Role of DNA methylation in the development of diffuse-type gastric cancer

Digestion. 2011;83(4):241-9. doi: 10.1159/000320453. Epub 2011 Jan 27.


Cancer cells exhibit two opposing methylation abnormalities: genome-wide hypomethylation and gene promoter hypermethylation. Downregulation of E-cadherin (CDH1) plays a key role in the development of diffuse-type gastric cancer, and DNA methylation is a major cause of the gene's silencing. Hereditary diffuse gastric cancer is caused by germline mutation of CDH1 gene, and DNA methylation frequently serves as the second hit completely inactivating the gene. In sporadic diffuse-type gastric cancer, methylation of CDH1 is more prevalent than mutation of the gene. Epstein-Barr virus (EBV)-associated gastric carcinoma (EBV-associated GC) is characterized by concurrent methylation of multiple genes, and diffuse-type gastric cancer is frequently seen among EBV-associated GCs. Patients with pangastritis or enlarged-fold gastritis, which are both caused by Helicobacter pylori infection, reportedly have an increased risk for diffuse-type gastric cancer. Notably, the gastric mucosa of enlarged-fold gastritis patients exhibits CDH1 hypermethylation and genome-wide hypomethylation. These data suggest that aberrant DNA methylation is an essential promoter of carcinogenesis in individuals at high risk for diffuse-type gastric cancer.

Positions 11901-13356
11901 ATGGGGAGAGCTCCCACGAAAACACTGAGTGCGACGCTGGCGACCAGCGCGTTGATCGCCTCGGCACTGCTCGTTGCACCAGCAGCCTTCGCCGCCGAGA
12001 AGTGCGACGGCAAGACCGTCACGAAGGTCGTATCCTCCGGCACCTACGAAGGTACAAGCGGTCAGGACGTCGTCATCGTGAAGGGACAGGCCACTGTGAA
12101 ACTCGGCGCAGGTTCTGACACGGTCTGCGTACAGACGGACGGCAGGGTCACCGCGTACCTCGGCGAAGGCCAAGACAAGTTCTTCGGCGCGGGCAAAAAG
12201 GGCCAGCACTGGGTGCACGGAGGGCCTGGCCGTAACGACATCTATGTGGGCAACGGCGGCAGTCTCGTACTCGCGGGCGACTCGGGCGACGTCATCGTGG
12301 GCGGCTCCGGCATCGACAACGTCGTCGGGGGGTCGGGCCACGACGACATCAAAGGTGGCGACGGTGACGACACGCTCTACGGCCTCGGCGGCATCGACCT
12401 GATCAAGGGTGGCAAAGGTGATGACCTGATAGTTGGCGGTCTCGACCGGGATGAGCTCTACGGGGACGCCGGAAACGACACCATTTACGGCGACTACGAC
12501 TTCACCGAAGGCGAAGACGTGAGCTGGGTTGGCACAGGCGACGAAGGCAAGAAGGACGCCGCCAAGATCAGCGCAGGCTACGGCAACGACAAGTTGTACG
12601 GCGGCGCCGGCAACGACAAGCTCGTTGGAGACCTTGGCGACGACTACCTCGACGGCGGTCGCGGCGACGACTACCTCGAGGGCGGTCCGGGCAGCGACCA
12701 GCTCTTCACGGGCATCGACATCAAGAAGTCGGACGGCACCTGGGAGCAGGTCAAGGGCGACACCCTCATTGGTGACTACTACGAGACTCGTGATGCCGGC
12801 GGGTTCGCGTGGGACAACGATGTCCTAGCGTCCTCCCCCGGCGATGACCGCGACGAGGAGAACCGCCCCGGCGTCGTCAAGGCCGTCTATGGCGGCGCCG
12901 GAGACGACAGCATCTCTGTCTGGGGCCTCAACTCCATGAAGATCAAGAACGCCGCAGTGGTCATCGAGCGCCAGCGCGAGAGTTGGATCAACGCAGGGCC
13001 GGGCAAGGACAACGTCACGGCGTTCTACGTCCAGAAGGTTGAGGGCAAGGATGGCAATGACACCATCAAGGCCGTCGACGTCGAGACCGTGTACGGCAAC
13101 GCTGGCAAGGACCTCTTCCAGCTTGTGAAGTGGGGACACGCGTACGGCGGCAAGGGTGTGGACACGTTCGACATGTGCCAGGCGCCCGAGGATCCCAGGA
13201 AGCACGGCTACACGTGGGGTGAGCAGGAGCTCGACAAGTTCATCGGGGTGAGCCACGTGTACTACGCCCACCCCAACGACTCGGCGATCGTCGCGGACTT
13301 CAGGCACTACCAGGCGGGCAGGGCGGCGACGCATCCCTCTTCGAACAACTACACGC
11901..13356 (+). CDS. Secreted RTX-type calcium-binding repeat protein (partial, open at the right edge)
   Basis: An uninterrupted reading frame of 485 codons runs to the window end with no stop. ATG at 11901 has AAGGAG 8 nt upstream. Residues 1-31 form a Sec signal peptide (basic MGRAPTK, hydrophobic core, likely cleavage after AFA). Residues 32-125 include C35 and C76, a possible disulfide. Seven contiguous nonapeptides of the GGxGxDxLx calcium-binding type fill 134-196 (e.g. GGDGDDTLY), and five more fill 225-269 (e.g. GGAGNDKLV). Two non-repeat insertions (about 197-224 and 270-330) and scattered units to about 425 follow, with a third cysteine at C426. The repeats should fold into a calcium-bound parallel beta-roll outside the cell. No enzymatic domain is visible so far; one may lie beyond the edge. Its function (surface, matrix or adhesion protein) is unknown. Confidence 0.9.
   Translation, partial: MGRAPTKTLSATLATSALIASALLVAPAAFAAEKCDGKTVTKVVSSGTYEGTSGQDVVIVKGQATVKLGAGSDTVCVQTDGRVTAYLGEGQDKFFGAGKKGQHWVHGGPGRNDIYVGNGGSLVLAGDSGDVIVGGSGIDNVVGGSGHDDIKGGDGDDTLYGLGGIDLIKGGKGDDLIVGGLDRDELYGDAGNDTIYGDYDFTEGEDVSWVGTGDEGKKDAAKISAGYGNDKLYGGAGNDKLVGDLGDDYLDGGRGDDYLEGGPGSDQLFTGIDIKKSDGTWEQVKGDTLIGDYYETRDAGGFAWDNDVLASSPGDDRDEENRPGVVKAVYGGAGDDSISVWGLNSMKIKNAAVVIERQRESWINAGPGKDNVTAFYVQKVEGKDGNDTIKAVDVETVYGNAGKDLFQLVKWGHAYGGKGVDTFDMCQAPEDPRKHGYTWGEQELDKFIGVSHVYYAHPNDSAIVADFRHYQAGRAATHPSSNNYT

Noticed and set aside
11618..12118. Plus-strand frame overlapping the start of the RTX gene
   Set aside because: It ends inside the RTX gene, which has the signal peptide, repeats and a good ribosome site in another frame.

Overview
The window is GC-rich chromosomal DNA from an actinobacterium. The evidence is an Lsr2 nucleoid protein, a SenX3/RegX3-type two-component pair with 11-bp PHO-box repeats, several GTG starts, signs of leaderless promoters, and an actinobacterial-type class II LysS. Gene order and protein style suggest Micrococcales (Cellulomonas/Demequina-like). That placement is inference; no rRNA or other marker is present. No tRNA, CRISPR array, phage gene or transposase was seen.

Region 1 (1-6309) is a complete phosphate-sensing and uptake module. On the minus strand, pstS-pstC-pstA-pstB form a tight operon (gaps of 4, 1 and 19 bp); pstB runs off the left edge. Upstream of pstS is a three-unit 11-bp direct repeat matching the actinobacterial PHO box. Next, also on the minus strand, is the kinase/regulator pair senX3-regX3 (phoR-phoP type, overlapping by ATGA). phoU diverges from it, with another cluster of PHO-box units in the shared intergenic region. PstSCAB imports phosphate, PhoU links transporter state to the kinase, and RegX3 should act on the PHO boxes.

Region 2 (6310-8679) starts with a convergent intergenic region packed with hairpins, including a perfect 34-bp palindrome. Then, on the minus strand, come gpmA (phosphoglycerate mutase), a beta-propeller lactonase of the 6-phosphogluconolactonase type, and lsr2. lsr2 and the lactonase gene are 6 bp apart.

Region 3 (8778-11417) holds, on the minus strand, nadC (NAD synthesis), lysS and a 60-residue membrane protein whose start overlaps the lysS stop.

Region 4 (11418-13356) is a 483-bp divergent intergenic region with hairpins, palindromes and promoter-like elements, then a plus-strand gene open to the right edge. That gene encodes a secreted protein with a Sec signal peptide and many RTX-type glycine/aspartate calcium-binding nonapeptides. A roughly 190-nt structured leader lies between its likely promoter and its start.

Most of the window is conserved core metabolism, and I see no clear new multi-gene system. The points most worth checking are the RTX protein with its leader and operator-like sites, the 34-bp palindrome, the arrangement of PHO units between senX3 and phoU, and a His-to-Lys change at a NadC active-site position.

Publication types

  • Review

MeSH terms

  • Antigens, CD
  • Cadherins / genetics
  • DNA Methylation*
  • DNA, Neoplasm / genetics*
  • Gene Silencing
  • Humans
  • Stomach Neoplasms / genetics*


  • Antigens, CD
  • CDH1 protein, human
  • Cadherins
  • DNA, Neoplasm